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Shelley Osterloh ReportingIn fewer than 150 days the U.S. will take on the world at the Winter Olympics in Torino, Italy. After record medals at the Salt Lake Games, Team USA has their sights set for even greater success in the Italian Alps.
Reporters around the country are meeting America's top athletes and learning about their sports at the Olympic Media Summit in Colorado Springs, Colorado.
Utah will be well-represented at the Torino Winter Olympic Games. There are about a dozen athletes born and raised in Utah, but many more who now call Utah home. Many of them moved to Utah specifically to train at the facilities, like the Olympic Park and the Olympic Oval.
The US Freestyle Aerials team, most of them from Park City, known as the Flying Aces, was the opening entertainment at the summit. We've seen them flip and twist high above the snow. Maybe you've caught their popular act at the pools in the Olympic Park, but the Flying Aces also have a trampoline show they take on the road.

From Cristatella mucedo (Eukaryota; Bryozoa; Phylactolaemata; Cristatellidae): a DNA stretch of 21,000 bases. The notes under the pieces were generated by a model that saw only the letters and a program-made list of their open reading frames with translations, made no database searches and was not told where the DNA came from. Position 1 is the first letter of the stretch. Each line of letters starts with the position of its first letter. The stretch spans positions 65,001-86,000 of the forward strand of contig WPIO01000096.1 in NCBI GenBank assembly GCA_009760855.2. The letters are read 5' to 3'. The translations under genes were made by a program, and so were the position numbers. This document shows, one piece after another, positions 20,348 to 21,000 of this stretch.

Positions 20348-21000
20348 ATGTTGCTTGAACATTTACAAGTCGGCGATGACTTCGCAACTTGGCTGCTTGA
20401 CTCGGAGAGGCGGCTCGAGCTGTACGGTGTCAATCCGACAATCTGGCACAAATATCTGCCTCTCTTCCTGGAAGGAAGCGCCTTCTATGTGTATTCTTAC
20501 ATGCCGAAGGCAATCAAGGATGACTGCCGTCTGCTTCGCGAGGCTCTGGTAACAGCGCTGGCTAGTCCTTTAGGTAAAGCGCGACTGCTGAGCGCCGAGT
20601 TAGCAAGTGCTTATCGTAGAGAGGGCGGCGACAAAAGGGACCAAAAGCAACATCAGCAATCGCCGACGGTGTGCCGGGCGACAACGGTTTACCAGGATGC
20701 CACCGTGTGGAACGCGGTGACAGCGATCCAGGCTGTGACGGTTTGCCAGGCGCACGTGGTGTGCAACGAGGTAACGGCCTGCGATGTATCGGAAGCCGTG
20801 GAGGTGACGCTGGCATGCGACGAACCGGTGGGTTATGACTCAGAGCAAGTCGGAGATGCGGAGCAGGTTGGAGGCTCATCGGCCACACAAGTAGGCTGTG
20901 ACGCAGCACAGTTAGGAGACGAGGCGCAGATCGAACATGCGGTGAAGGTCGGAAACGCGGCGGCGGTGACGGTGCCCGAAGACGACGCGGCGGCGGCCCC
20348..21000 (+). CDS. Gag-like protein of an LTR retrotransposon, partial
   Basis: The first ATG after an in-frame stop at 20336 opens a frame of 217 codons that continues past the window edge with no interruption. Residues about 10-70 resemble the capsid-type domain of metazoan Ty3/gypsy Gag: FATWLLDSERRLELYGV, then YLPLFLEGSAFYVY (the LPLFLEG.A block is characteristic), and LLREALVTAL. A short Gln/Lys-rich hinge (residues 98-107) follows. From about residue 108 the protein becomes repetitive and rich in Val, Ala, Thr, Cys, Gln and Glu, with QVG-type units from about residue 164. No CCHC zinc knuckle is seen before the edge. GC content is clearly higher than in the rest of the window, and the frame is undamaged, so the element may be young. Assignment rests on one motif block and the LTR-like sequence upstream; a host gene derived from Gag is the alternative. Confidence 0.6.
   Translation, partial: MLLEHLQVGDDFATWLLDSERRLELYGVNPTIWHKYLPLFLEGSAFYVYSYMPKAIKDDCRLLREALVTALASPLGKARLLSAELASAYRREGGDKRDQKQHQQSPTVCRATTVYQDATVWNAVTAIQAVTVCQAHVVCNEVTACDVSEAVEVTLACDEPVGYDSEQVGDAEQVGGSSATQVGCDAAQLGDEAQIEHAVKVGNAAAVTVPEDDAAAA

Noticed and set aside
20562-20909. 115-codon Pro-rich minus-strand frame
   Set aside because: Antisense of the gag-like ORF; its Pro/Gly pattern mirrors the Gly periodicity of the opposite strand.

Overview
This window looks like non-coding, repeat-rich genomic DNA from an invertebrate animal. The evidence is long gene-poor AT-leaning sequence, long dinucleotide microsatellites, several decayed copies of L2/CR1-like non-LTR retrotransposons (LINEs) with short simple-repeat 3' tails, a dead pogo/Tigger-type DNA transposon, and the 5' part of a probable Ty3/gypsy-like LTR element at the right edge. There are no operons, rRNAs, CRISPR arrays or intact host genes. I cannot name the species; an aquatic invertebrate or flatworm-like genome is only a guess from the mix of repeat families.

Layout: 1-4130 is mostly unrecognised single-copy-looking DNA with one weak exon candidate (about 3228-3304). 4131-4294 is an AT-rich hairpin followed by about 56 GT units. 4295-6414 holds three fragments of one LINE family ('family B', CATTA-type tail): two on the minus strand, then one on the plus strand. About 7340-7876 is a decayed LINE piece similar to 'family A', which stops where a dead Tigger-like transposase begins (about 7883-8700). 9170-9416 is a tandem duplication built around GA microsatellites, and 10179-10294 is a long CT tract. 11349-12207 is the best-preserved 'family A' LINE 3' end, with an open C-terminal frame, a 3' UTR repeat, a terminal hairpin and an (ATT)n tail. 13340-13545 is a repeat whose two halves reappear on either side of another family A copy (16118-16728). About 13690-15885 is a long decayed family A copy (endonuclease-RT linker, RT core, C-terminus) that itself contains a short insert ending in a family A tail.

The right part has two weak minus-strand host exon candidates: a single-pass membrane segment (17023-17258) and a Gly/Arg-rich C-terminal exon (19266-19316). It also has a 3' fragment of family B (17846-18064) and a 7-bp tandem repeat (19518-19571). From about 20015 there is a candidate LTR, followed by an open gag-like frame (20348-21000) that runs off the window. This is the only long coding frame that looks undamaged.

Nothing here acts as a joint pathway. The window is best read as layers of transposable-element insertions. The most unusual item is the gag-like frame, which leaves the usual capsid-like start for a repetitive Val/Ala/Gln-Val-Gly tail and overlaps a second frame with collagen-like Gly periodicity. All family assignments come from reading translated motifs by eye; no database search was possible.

It's still dazzles audiences with aerobatic athletic stunts. Two former Olympians created the show to help athletes earn a little extra money while training. 36-year old, Eric Bergoust, 1998 Olympic gold medallist, hopes to compete again in Torino, his third Olympic games.
Eric Bergoust: "Doing shows is kind of like competing because you don't have a lot of time to think about exactly what you're gonna do. You just kinda have to go with what you got and do your best and make it look good and get through it."
Ryan St. Onge and Jeret Peterson, the world's reigning World Cup champion, say the show gives good exposure to their sport and to the athletes.
Jeret Peterson: "People don’t really get to see anybody bouncing on trampolines, and especially not with snowboards and skis on, so it definitely throws in an element that kind of shows them, you know, this is what we do. We're on edge, but we're still a little controlled, I guess, you know, a little bit."
Ryan St. Onge: "We get to bounce as high as we possibly can for as long as we possibly can, and do as many big tricks as we possibly can, and hopefully not land on the people that are looking at us."
And they did that very successfully. People were just wowed by their show. It might have been easier to jump on that trampoline than what they had to go through today with 365 journalists firing questions at them.